We lambasted the Farmer’s protest, never to forget vilification of a particular sect among Muslims for the genesis of the Covid 19 in India. The Schools/Universities were closed because we were fearing community spread but Political rallies were always there to protect our democracy. When the hospitals around the country have been raising SOS alarms for the acute shortage of necessary supplies, Sarkar was busy campaigning for the West Bengal elections. Too much democracy?

Right now our foremost priority is to control the rampant spread of corona in our cities and villages alike. We need to address the chaos in our government and public hospitals. We need to have more trees in our localities and live in sync with the environment. Researches are pointing out that increasing air pollution is fueling mortality in covid.

Governments must strengthen our public healthcare system for the most advanced treatment and easier accessibility. The chaos in the hospitals needs to be addressed; Private hospitals are robbing off people in the name of Covid. We need to cap the Covid treatment expense and set people accountable. Leave alone it for poor people even majority of the middle class can’t afford private healthcare facilities without any insurance.

If our authorities still do not have a plan, consider my suggestions.

  1. Vaccination should be faster and ensure Universal coverage
  2. Prepare a Database of senior citizens with their comorbidities and that is easier now as most of the 45 above people are already registered for vaccine through the Arogya Setu app
  3. Distribute a required amount of nutrients and ration to entitled people
  4. Ensure safe drinking water and water for sanitation to every place
  5. Curtail movement till significant success in vaccination is achieved
  6. Suspend all the festivals/functions till universal coverage

With Best wishes,

A Breathless Indian

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An ambassador and trained facilitator under Eco Femme (a social enterprise working towards menstrual health in south India), Sanjina is also an active member of the MHM Collective- India and Menstrual Health Alliance- India. She has conducted Menstrual Health sessions in multiple government schools adopted by Rotary District 3240 as part of their WinS project in rural Bengal. She has also delivered training of trainers on SRHR, gender, sexuality and Menstruation for Tomorrow’s Foundation, Vikramshila Education Resource Society, Nirdhan trust and Micro Finance, Tollygunj Women In Need, Paint It Red in Kolkata.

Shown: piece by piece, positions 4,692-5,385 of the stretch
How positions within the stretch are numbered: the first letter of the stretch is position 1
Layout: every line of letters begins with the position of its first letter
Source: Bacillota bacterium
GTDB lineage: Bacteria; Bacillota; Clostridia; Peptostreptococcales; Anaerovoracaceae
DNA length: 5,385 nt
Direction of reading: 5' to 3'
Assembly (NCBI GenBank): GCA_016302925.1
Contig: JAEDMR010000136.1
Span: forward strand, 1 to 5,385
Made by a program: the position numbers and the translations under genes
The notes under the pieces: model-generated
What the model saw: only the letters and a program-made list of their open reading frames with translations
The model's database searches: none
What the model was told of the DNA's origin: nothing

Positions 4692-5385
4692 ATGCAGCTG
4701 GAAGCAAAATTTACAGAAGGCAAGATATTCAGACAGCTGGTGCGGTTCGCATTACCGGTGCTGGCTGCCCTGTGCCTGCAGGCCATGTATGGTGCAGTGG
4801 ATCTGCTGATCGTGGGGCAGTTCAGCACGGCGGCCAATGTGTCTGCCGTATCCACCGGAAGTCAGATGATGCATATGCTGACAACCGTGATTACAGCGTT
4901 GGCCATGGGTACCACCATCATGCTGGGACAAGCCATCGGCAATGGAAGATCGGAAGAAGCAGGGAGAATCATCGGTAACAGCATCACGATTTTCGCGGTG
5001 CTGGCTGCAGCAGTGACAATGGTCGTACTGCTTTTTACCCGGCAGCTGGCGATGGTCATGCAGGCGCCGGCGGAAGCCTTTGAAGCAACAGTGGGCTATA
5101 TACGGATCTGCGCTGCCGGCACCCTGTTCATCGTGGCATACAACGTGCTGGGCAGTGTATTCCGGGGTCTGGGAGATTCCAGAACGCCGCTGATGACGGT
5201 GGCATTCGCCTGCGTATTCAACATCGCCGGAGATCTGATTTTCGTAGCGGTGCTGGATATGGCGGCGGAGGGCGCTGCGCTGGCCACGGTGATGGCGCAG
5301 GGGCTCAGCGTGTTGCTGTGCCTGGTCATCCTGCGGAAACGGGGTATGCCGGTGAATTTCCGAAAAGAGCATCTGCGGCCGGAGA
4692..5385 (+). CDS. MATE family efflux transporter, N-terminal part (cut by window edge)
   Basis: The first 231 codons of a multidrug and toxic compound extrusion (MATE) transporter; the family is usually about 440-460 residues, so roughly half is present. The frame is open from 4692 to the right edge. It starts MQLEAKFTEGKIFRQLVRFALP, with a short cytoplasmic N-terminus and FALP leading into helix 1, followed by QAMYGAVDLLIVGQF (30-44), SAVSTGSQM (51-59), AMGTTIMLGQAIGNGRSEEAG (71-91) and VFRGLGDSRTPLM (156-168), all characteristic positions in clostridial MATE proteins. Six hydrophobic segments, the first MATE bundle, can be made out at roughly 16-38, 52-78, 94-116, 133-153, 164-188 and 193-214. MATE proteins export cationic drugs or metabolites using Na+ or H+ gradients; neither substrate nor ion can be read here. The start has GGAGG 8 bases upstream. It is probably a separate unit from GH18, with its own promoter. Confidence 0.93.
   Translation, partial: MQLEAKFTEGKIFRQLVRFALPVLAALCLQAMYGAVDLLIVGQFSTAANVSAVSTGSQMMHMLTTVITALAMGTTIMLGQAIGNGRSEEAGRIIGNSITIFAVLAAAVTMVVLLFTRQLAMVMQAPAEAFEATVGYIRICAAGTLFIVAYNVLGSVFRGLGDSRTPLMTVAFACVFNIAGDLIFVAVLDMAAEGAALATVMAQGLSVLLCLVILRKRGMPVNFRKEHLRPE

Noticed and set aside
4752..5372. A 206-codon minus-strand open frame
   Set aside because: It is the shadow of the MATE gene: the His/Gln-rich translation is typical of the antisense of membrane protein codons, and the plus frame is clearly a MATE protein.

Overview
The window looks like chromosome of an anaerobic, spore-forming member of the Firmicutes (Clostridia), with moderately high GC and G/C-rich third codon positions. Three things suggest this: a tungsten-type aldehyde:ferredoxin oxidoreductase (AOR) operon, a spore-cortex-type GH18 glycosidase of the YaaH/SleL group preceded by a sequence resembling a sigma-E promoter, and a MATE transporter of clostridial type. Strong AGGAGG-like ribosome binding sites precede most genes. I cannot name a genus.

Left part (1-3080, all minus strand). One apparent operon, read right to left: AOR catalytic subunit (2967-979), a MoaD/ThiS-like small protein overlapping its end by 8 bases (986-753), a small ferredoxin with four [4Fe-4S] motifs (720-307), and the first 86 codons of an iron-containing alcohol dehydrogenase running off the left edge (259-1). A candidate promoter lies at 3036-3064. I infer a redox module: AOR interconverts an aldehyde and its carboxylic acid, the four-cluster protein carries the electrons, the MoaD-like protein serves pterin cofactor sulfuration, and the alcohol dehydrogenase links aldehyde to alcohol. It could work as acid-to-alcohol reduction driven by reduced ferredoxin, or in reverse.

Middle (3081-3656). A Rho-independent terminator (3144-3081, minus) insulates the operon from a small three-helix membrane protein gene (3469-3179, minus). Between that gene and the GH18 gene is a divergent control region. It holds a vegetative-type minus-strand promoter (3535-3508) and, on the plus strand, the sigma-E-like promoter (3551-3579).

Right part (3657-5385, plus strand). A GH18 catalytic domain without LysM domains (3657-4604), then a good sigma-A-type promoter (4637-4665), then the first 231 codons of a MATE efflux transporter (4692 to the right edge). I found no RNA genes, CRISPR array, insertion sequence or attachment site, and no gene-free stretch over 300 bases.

Now as an MH Fellow with YKA, she’s expanding her impressive scope of work further by launching a campaign to facilitate the process of ensuring better menstrual health and SRH services for women residing in correctional homes in West Bengal. The campaign will entail an independent study to take stalk of the present conditions of MHM in correctional homes across the state and use its findings to build public support and political will to take the necessary action.

Saurabh has been associated with YKA as a user and has consistently been writing on the issue MHM and its intersectionality with other issues in the society. Now as an MHM Fellow with YKA, he’s launched the Right to Period campaign, which aims to ensure proper execution of MHM guidelines in Delhi’s schools.

The long-term aim of the campaign is to develop an open culture where menstruation is not treated as a taboo. The campaign also seeks to hold the schools accountable for their responsibilities as an important component in the implementation of MHM policies by making adequate sanitation infrastructure and knowledge of MHM available in school premises.